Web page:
Sir: This letter is in response to the article “Gay-slamming sign draws ire” in the Aug. 30 Chatham Voice, and in particular in reply to Marianne Wilson’s and Coun. Brock McGregor’s remarks within it.
As with all opinions, including those expressed by Marianne Wilson, Brock McGregor and yes, even Ralph Baker who erected the sign, there is less truth and more hyperbole and positioning than anything else. First, the sign doesn’t “attack” the municipality or the LGBTQ+ community at all. It doesn’t set out to destroy, severely criticize, or set upon in a hostile or forceful way (the definitions of attack); it states an opinion, a perspective held by Mr. Baker.
Nor is this a hateful message as Mr. McGregor states in his comments. Again, it is opinion. Mr. McGregor even tries to tie it to “hate speech,” saying while not a legal expert, he thinks “that the message is hateful.” This is disingenuous political posturing at its best and while he may not like the opinion expressed, that’s no reason to use hyperbole which itself tends to create discord, divisiveness and conflict.
It is interesting that as I was writing this letter, Mr. McGregor came by the house politicking for his re-election. By appearances, Mr. McGregor is almost half my age and therefore what is considered a “millennial.” I wonder if this new millennial culture of easily being offended, crying to the government to do something about it (much as we used to do with our moms when little, or not so little), and invalidating singular opinions and thoughts has any bearing on what he said.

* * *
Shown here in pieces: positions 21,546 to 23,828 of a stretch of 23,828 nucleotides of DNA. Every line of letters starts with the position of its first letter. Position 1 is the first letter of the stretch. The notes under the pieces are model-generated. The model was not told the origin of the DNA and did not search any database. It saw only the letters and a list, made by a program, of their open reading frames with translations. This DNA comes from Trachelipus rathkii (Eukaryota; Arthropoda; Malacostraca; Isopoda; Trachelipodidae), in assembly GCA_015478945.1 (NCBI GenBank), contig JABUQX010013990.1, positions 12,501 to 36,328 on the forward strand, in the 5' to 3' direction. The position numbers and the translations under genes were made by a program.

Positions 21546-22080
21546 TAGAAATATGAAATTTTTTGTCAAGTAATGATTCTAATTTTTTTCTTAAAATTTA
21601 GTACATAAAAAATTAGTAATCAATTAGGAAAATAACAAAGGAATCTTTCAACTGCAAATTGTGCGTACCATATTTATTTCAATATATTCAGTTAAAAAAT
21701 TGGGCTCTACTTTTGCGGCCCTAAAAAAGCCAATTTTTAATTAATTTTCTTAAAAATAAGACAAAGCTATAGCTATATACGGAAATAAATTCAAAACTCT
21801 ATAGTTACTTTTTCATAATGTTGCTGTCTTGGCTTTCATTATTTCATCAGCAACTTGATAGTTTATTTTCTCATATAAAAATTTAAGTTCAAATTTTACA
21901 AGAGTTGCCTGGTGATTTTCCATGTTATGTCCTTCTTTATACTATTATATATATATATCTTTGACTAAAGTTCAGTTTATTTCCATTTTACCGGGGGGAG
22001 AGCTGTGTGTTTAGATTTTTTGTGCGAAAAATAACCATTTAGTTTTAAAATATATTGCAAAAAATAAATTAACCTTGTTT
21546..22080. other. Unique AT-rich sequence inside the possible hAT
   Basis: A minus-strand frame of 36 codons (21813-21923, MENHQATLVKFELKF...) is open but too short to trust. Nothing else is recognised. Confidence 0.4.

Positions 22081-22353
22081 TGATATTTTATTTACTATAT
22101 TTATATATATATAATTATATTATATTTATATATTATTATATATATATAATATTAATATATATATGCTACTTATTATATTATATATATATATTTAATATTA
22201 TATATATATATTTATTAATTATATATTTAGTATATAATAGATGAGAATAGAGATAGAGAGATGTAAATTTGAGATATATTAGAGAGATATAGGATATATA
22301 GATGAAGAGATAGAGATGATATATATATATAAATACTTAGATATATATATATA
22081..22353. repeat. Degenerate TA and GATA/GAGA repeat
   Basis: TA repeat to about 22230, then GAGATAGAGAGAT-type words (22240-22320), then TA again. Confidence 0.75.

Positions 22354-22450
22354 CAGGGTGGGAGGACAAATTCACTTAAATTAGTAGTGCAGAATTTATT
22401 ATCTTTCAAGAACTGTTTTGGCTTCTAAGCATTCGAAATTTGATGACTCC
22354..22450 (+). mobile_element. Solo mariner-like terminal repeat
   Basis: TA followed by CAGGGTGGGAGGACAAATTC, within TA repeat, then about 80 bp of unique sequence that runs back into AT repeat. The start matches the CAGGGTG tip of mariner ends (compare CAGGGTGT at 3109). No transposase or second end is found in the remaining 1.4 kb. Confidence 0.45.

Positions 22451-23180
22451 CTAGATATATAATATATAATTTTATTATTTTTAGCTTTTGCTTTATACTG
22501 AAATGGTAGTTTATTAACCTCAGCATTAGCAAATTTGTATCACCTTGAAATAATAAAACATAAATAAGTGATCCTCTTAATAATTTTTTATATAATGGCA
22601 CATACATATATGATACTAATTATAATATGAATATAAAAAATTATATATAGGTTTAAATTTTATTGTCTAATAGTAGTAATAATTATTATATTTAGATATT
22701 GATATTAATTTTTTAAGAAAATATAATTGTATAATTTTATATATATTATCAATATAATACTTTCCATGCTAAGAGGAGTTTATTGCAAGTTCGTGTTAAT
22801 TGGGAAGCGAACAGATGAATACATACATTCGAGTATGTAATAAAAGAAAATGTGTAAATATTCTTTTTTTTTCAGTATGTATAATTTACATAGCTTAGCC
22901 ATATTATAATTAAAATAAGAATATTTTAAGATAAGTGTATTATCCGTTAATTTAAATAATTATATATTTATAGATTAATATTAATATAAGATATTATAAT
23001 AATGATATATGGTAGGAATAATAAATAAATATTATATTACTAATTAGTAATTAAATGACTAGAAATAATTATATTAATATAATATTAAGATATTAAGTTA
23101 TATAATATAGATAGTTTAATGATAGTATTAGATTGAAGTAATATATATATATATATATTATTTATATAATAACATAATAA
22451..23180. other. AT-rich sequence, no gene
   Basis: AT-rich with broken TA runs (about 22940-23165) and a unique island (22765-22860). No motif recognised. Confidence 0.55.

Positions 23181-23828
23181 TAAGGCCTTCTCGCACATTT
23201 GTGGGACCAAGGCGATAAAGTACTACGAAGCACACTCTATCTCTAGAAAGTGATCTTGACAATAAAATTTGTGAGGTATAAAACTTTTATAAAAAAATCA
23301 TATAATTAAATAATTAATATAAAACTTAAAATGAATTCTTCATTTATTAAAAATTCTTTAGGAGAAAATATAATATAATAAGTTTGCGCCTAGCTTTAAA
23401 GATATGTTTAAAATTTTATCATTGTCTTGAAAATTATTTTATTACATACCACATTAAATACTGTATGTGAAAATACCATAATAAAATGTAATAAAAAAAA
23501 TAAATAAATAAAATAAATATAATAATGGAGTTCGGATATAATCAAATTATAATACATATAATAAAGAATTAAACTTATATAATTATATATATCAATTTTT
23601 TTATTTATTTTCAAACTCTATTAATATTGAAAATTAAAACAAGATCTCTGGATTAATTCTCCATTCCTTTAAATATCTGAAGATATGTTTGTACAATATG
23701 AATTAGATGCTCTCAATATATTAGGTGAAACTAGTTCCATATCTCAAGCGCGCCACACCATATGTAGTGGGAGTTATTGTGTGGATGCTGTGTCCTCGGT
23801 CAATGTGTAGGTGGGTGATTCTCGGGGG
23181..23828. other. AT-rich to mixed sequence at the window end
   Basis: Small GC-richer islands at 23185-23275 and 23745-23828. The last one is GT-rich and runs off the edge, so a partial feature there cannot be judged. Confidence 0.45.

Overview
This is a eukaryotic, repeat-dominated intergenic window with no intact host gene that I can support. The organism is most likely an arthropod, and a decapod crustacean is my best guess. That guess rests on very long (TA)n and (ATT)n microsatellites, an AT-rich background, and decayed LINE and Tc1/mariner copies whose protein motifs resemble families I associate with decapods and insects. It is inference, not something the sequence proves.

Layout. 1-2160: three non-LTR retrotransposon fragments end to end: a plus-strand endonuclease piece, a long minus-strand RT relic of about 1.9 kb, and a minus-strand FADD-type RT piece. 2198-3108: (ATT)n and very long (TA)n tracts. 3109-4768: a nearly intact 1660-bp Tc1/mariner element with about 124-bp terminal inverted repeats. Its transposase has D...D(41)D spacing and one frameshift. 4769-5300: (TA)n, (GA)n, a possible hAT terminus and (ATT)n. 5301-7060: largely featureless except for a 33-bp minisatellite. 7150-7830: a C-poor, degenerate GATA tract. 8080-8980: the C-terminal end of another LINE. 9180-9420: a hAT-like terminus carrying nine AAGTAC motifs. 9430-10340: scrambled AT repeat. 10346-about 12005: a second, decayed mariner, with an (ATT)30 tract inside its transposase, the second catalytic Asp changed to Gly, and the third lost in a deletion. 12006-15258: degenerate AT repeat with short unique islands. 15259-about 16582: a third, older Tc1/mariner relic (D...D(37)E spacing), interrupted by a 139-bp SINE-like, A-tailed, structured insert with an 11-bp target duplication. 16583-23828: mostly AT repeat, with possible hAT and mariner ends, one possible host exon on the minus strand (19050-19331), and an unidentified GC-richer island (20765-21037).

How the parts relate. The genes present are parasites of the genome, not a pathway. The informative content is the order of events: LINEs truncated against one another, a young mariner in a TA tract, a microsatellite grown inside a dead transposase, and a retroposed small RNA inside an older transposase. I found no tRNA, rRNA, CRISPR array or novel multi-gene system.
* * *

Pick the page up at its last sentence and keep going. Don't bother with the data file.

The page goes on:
I was brought up to respect any and all peoples, regardless of sex, race, ethnicity, etc. What mattered was whether the person was a good person or not. That’s all. We respected people’s opinions, even if we didn’t agree with them. This also included how that opinion might be communicated. Further, the Canadian Charter of Rights and Freedoms guarantees us the right of opinion and the expression of that opinion, within the limits set by a free and democratic people. I don’t believe Mr. Baker’s sign transgressed that limit.
If we don’t watch it, we will become a culture of the lowest common denominator. That is the end result of electing government as sole director of one’s life as they can only govern by regulation, not by rationality. That comes from the individual, from simply being responsible for oneself and one’s actions in life.
Orwell, Huxley and Wells must all be turning over in their graves. Perhaps Twain as well.
As SG Tallentyre remarked when speaking of Voltaire in The Friends of Voltaire, suggesting this was Voltaire’s mindset at the time, “I disapprove of what you say, but I will defend to the death your right to say it.” Has this now passed into obscurity as well?
Wither have we gone; and what have we become?